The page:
When it comes to internalizing the true cost of war, there are few ways more powerful than examining it through the eyes of a child. And that was precisely UNICEF's intent when the organization placed a camera in the hands of a Yemeni boy to capture his day-to-day life.
Abdullah, 12, took pictures of his hometown, Aden, a port city in the south of the country and an economic hub that has become a significant locality in the power struggle between opposing forces.
Since 2012, Yemen has become the battleground for a sectarian proxy war between Sunni Saudi Arabia, which backs the Sunni Yemeni government, and Shiite Iran, which supports the Shiite Houthi rebels. In 2015 the violence hit a critical point when a Saudi-led coalition launched airstrikes killing countless civilians, devastating large portions of the country and irreparably damaging it.
Abdullah and his friends offered captions with the photographs, which were provided to BuzzFeed News by UNICEF.
Abdullah, 12: "Behind me is the most iconic place in Aden: the Main Road, the most historical place in Aden. Destroyed and looking ugly. The building behind me is where I used to come with my friend. We used to play computer games on the first floor. I am sad. Very sad to see what happened in my city and the places I love the most."
Abulrahman, 11: "My little brother's bicycle has survived the war, but not our city. Everything is destroyed around us. I took my little brother around with his bicycle to play in the empty city. We are alone here, just me and him."
Abdulhakeem, 12: "I used to sell sweets in this street to keep me going to school after my father passed away. Today I went out, and what I saw is shocking. Ruins, ruins, ruins. Nothing but ruins. No school, no friends, no children come to me to buy sweets anymore. This city was very crowded and busy, but now it's so deserted. War is bad."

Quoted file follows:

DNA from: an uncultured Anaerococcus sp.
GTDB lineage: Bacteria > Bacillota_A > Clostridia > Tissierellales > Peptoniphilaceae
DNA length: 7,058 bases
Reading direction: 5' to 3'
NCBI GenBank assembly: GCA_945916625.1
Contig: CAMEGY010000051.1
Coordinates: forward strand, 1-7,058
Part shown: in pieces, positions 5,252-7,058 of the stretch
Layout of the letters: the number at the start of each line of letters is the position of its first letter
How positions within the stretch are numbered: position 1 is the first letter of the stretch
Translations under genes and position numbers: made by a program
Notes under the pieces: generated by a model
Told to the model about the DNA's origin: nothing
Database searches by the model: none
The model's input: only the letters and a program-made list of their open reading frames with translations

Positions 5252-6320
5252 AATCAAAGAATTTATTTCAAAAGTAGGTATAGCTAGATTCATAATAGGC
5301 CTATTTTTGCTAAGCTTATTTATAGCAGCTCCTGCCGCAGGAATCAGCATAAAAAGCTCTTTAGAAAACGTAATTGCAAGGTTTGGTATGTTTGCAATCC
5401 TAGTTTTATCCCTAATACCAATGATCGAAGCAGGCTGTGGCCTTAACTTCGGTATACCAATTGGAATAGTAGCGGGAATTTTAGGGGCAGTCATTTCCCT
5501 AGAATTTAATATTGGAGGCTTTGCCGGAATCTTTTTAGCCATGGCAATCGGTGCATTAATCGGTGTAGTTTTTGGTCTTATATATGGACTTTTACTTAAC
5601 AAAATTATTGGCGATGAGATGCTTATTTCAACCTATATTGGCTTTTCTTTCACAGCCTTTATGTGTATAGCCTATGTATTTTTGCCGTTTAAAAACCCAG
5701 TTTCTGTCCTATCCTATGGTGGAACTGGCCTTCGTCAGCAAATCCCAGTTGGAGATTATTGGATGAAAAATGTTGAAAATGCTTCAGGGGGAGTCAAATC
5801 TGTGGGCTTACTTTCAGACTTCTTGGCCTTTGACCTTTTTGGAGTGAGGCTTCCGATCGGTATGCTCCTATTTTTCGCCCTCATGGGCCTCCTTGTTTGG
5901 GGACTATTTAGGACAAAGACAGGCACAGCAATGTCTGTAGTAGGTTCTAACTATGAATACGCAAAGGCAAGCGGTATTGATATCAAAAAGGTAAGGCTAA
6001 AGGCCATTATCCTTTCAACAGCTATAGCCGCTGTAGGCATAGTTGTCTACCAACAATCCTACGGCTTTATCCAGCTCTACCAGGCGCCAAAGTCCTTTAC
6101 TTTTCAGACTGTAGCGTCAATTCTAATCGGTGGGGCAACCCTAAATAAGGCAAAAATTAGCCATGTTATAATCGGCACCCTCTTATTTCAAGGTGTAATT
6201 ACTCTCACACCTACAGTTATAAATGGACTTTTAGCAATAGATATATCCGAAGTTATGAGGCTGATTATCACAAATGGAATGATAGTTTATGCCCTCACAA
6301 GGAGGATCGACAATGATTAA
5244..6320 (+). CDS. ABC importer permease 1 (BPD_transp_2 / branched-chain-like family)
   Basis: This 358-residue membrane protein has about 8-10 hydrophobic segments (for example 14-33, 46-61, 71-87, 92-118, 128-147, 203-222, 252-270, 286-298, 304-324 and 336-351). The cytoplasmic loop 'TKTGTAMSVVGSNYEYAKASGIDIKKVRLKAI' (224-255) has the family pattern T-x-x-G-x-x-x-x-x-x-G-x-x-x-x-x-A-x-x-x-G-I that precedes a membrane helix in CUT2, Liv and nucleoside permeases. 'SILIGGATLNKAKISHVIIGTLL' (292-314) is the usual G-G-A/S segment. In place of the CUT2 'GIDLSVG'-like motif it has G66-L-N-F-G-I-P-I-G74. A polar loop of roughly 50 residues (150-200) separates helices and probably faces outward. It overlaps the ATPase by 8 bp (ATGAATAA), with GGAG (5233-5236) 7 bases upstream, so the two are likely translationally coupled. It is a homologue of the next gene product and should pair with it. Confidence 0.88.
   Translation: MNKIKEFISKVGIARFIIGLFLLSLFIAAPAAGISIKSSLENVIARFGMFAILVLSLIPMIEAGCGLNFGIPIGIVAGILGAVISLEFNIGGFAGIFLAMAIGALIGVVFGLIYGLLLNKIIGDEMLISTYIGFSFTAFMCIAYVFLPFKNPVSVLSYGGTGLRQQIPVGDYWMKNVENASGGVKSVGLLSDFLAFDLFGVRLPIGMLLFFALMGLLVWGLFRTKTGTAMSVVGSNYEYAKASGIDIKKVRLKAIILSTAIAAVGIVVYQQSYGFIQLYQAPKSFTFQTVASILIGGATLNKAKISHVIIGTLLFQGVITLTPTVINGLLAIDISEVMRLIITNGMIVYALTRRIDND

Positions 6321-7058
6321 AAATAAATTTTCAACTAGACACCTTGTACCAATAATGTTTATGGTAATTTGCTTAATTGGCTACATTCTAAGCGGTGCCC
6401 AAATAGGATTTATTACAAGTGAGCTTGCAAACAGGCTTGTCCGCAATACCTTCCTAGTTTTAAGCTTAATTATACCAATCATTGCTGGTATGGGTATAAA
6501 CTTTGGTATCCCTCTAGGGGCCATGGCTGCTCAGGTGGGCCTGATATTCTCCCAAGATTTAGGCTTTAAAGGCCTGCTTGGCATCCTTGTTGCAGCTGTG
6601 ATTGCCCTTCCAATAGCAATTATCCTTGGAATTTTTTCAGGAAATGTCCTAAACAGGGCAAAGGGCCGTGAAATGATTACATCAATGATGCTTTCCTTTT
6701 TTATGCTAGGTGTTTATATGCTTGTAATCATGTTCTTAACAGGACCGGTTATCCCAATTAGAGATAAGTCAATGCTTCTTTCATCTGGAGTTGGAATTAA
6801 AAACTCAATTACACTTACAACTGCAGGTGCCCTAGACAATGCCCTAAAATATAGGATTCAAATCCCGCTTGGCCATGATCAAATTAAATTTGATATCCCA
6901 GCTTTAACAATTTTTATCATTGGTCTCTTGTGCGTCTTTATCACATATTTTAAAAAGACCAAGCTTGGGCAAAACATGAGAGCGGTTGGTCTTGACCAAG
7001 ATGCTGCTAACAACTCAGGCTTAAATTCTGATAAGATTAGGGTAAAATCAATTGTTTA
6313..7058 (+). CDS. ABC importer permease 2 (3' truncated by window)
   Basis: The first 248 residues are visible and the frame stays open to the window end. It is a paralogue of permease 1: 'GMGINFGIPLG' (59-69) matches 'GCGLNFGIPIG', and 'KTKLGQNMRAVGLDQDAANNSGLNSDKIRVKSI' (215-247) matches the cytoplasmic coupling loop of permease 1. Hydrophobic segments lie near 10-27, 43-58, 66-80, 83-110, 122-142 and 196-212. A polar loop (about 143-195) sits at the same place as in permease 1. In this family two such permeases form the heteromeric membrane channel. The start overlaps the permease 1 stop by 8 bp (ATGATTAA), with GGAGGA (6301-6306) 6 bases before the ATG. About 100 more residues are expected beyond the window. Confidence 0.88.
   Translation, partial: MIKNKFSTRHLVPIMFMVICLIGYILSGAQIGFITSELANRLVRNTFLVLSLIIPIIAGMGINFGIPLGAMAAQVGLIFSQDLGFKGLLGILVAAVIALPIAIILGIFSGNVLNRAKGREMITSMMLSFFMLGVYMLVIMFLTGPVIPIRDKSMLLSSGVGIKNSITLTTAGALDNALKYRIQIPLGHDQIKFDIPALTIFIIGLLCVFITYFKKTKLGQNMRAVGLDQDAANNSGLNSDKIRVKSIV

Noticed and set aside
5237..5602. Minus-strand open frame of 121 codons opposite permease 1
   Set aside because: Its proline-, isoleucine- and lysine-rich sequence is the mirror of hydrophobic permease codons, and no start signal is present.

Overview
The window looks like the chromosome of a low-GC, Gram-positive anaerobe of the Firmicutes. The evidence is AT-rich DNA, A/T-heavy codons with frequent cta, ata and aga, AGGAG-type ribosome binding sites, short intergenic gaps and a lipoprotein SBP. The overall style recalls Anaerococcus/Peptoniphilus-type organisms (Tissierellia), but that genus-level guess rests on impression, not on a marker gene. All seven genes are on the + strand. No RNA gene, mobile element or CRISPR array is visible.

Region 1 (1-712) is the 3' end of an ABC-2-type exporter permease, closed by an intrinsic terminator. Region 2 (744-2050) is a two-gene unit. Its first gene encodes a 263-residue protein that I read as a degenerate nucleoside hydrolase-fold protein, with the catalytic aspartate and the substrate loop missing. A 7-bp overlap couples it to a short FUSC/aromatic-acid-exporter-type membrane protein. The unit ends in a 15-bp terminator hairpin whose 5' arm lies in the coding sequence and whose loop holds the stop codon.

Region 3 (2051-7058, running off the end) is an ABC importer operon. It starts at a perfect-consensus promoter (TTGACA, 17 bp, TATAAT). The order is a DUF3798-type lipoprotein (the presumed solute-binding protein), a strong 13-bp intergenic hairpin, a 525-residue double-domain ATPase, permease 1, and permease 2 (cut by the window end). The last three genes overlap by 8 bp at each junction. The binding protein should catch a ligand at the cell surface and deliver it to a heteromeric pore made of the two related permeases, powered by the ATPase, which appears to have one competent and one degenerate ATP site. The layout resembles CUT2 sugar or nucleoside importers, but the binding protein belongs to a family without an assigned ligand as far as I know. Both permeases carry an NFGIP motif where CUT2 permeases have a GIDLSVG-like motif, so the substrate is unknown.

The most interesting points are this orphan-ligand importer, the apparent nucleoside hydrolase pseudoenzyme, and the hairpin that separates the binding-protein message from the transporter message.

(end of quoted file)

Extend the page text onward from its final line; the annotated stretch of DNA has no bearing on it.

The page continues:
Omarr, 13: "Behind me are the remains of beautiful places I used to go to, people I used to greet every morning when I got back from school. Everything is gone. What remains are only memories. Please stop the war everywhere in Yemen."
Abdullah's series is just one of a number of similar campaigns exposing the world to the price Yemeni children are paying. Social media has picked up the stories of Yemeni child soldiers who have been recruited to fight, many as young as 13.
In October, a Facebook video of 6-year-old Fareed Shawky, who suffered fatal injuries from Houthi-directed missile attacks in the city of Taiz, went viral. He can be seen quietly pleading with the doctors, saying, "Don't bury me." His dying words turned into the hashtag #DontBuryMe as people used social media to condemn the feckless civil war.
"His call, 'Don't bury me,' represents Yemen's call to not bury us," Nadwa al-Dawsari, a Yemeni conflict specialist and senior nonresident fellow with the Project on Middle East Democracy, told Mic in October. "It represents what Yemen is facing now because of the war. It stirred a lot of anger."
h/t BuzzFeed News